skip navigation


Age-Specific Practice Plans

American Hockey Parent Handbook

Regional Managers

Partners in the Game

ADM Videos

Follow us on Social Media


Developing speed at 8U and beyond

04/24/2017, 3:30pm MDT
By Michael Rand

ADM Articles

O'Ree Skills Weekend provides opportunity

04/19/2017, 10:00am MDT
By Jayson Hron

55 Players Participate as Reward for Outstanding Effort on the Ice and in the Classroom

Must Read Articles

Why Losing Is Good For Your Hockey Player

01/06/2017, 11:15am MST
By Sam Weinman - Special to

8U Q-and-A: Transition to 10U

03/09/2017, 11:30am MST
By Joe Bonnett, ADM Regional Manager

Does talent really matter at 8U?

03/20/2017, 2:15pm MDT
By Dave Pond

“The ADM and its ladder of development is the best program for every single kid playing the sport, regardless of ability level. Coupled with USA Hockey's extraordinary coaching education programs, the sport at the grassroots level has never been better in our country.”

2014 U.S. Olympic Men’s Hockey Team head coach, 2009 Stanley Cup winner, fastest NHL coach to 250 wins, hockey dad

“If you bring 100 elite hockey people in the United States into a room and say, 'Do you like the ADM?' Ninety-eight of them are going to say it's great. Anyone who really knows what's going on with the game of hockey right now wants the ADM.”

Quinnipiac University men’s hockey head coach, 2016 Division I Men's Hockey Coach of the Year, hockey dad

“The program is absolutely fantastic. I know its implementation will take some time, but the principles behind the program are dead on.”

Calgary Flames president of hockey operations and the general manager for the 2010 U.S. Olympic Men’s Hockey Team.

“In a world where youth sports are under scrutiny because of specialization, politics, or parental issues, USA Hockey’s American Development Model is the solution. The age-specific and age-appropriate training keeps kids excited about coming to the rink, while also developing them and guiding them on a path to achieve their full potential. The bottom line is, the ADM has found a way to develop skills, commitment and athleticism, all the while making it fun and entertaining for the athletes. It’s a fantastic program.”

Clarkson University women’s hockey assistant coach, two-time U.S. Olympian, four-time IIHF women’s world champion, 2011 Patty Kazmaier Award recipient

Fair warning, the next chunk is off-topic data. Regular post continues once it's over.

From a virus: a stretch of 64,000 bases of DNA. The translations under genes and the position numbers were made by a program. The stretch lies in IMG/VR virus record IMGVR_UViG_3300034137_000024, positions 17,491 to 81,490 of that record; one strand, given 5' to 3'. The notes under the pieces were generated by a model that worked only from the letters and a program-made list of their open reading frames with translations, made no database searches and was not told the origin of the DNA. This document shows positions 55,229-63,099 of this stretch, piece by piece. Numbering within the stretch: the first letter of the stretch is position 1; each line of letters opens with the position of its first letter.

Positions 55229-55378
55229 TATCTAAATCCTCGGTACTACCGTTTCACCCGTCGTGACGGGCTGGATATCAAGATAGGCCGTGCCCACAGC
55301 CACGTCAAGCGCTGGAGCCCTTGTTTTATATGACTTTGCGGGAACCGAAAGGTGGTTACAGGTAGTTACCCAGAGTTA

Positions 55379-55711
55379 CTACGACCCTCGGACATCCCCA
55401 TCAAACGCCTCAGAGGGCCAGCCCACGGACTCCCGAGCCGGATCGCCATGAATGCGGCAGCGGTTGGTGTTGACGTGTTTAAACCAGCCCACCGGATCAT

“The American Development Model has made a huge impact on our young athletes, and by staying committed to the ADM, we'll continue giving them the overall skill development they need.”

Nashville Predators assistant coach, 2013 gold-medal winning U.S. National Junior Team head coach, highest-scoring American defenseman in NHL history

“We should always strive to do the right things for kids, and the American Development Model does that. I think as hockey has evolved in our country, coaches and parents have certainly tried to do the right thing in regard to development. But we haven’t had a national blueprint for associations to use – something that is based on solid research — until now. This is a major step forward and USA Hockey is to be commended for its leadership.”

2010 U.S. Olympic Men’s Hockey Team head coach, top-10 all-time winningest coach in NHL history

“Having coached now in two different states, New York and Connecticut, I think it's an absolutely perfect model. And the cross-ice hockey is fantastic for every single mite, whether it's a mature mite who can skate and shoot, almost like a squirt, or a beginner mite who might be smaller and has trouble getting up and down the ice.”

Former N.Y. Rangers captain, three-time U.S. Olympian, Boston University alumnus, hockey dad

"I think it's pretty cool (the American Development Model). I like the fact that kids are encouraged to play other sports. Hockey is a great sport, but playing other sports definitely helps you become a better hockey player."

Minnesota Wild forward, U.S. Olympian, University of North Dakota alumnus

“You put a young child on a full-length golf course and have them play from the blues when they're 7 years old and a lot of those kids probably wouldn't want to continue playing the game. Why would you do it in hockey, when you could do a cross-ice game instead? The kids will get more touches of the puck and the goalkeepers will be more active and make more saves. In a cross-ice game, they're going to see much more action.”

Ferris State University men's hockey head coach, two-time NCAA coach of the year, hockey dad